I hadn’t given the story even one teeny tiny thought for twenty years at least.  I had been criticized in my college literature classes, and later in graduate school history and sociology classes for loving the book because, they said, Margaret Mitchell was an unparalleled racist, and her story was rife with bigotry.  Never had I noticed this when I read it as a child, so enthralled I had been with the romance and the history of the novel, but I believed my learned associates.  I didn’t want to be guilty of bigotry by association, so I rejected the book and the movie too.  I stopped reading the book, but I never did get rid of it. So my hardback copy, scripted with my name inside the front cover in my adolescent handwriting, has lived quietly these many years on my bookshelves with the Brontes and the Janes, gathering dust, patiently waiting to be useful again.

But things were about to change.  I started to receive small, but unmistakable messages from the universe that it was time to reread my favorite novel of all time.

The first of these was in March when a writer friend of mine announced that he didn’t like the main character in the novel I’m writing.  “You know” he said, “I really don’t like her.”  He thought I should sweeten her up a little because readers (he said) won’t root for a character that isn’t likable.  “Can you think of a book you really liked that doesn’t have a likable protagonist?” he asked.  

I couldn’t, right then, but later I thought, “Well, duh. How about Scarlet O’Hara?” Scarlett is a self-serving, conniving, materialistic character with no sense of propriety, and yet generations of women want to emulate her for her strength.  Scarlett is loved because she is honest, real, and I want my Caroline to be that way too.  Scarlet isn’t likable, but is greatly loved.  The point is that the conversation put Scarlett back on my mind, banging around in my head like the memory of an old friend, lost in an aged argument you can’t remember the reason for.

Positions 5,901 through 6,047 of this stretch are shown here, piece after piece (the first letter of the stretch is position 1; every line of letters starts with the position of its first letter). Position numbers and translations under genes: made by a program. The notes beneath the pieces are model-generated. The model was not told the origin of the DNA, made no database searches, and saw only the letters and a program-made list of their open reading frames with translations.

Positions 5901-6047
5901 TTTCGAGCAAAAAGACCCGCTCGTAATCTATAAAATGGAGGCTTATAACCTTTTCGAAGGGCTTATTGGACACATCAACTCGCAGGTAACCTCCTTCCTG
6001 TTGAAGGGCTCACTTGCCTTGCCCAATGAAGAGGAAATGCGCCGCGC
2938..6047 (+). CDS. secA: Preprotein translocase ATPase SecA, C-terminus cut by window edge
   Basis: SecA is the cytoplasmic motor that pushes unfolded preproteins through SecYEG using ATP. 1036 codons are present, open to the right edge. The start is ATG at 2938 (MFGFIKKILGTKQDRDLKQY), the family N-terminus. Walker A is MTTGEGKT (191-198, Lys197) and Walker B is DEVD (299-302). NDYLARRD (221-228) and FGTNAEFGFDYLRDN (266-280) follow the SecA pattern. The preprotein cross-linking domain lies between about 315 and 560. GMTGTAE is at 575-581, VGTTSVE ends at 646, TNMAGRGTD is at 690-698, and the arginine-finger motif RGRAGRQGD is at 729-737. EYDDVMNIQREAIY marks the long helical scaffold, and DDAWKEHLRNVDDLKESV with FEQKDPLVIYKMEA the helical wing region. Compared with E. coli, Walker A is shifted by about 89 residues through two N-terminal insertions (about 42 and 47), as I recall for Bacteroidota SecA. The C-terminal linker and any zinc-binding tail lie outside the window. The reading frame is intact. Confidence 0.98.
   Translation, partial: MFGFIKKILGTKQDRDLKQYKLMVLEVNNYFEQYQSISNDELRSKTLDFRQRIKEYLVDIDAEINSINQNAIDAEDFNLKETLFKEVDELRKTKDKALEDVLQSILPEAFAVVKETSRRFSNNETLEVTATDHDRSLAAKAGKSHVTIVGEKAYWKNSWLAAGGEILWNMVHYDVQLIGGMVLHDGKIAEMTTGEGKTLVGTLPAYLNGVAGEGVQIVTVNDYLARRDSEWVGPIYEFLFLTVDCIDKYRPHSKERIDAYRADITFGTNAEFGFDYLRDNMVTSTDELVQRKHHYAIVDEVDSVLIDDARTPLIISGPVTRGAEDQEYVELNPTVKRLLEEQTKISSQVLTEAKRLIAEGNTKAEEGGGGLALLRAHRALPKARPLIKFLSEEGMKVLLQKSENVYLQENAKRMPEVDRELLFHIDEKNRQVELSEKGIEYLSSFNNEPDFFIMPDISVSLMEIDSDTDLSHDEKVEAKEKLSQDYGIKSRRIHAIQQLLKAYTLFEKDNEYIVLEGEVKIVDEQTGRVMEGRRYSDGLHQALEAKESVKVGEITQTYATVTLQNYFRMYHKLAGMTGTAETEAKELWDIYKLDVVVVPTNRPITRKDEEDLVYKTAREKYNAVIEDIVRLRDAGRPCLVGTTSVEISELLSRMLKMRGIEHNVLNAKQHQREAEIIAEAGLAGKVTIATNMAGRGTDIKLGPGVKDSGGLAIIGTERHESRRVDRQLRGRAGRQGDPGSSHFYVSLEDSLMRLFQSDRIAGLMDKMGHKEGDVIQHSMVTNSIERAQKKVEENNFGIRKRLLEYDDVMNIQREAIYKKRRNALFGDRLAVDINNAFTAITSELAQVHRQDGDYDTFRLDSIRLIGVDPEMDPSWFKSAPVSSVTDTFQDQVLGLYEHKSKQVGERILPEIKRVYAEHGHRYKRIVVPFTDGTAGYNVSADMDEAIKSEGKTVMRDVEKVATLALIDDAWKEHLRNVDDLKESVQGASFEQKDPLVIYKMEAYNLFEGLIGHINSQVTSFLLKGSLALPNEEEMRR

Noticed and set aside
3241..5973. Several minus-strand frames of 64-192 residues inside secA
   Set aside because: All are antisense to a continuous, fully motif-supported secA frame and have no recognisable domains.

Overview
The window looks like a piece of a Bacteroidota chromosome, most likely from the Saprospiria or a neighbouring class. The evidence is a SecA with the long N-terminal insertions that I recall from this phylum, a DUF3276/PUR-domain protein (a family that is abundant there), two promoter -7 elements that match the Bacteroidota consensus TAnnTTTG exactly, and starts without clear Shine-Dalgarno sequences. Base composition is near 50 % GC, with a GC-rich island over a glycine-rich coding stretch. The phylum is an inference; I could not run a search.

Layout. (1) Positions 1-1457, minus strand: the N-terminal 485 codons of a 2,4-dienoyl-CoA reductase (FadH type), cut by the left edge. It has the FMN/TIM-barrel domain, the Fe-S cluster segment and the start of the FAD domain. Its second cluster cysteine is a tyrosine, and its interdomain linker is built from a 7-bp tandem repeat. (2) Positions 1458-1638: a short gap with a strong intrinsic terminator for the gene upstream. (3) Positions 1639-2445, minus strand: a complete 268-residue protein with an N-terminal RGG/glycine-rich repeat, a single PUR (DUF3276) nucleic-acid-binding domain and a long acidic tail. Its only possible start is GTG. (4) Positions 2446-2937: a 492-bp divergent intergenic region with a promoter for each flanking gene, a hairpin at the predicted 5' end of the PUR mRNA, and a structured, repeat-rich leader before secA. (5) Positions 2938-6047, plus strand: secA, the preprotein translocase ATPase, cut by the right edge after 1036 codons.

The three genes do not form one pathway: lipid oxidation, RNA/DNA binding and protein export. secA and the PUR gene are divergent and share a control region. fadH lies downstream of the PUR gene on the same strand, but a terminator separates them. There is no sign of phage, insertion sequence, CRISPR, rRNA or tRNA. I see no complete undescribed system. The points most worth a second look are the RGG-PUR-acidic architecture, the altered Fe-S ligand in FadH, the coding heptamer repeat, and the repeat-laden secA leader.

There’s more.  In April my Dad recommended to me a book of essays called My Writing Life by Pat Conroy (the author of the The Great Santini and the Lords of Discipline) about books and events that have influenced his writing.  My Dad is a pretty good matchmaker between me and books, so I requested it from the library. I got to pick it up from my very own slot on the hold shelf in May.  Guess what I found in the table of contents when I cracked open the brand-new, cellophane-covered book?  A big fat chapter about Gone with the Wind!  (Apparently Conroy’s mother felt the same way about the book that I do, and his life and writing were greatly influenced as a result.) The message to me, though, was, maybe it’s time to reread.    

The messages followed me on our three week family vacation to Germany.  On one hopelessly rainy day, we decided to visit a German Shopping mall.  I was surprised to see that the book store there was dominated by a gigantic display of Gone with the Wind.  They had Gone with the Wind in hardback, Gone with the Wind in paperback, Gone with the Wind in English and German.  Huh?  Why in the year 2013 is a German book store pushing an American civil war Story, a racist American Civil War Story?  Later, when we were in the town of Fussen, the backyard neighbor to our bed and breakfast flew a rebel flag, not the retired Georgia flag or the Mississippi state flag that both feature the Stars and Bars, but the actual confederate flag.  What?  Why?  I couldn’t help but think it might be related to race. Some redneck found his way across the Atlantic to Germany, I thought.   I flew home still wondering.  Why does Germany care about Scarlett O’Hara?  Or is it that her presence there was an act of God for my benefit alone?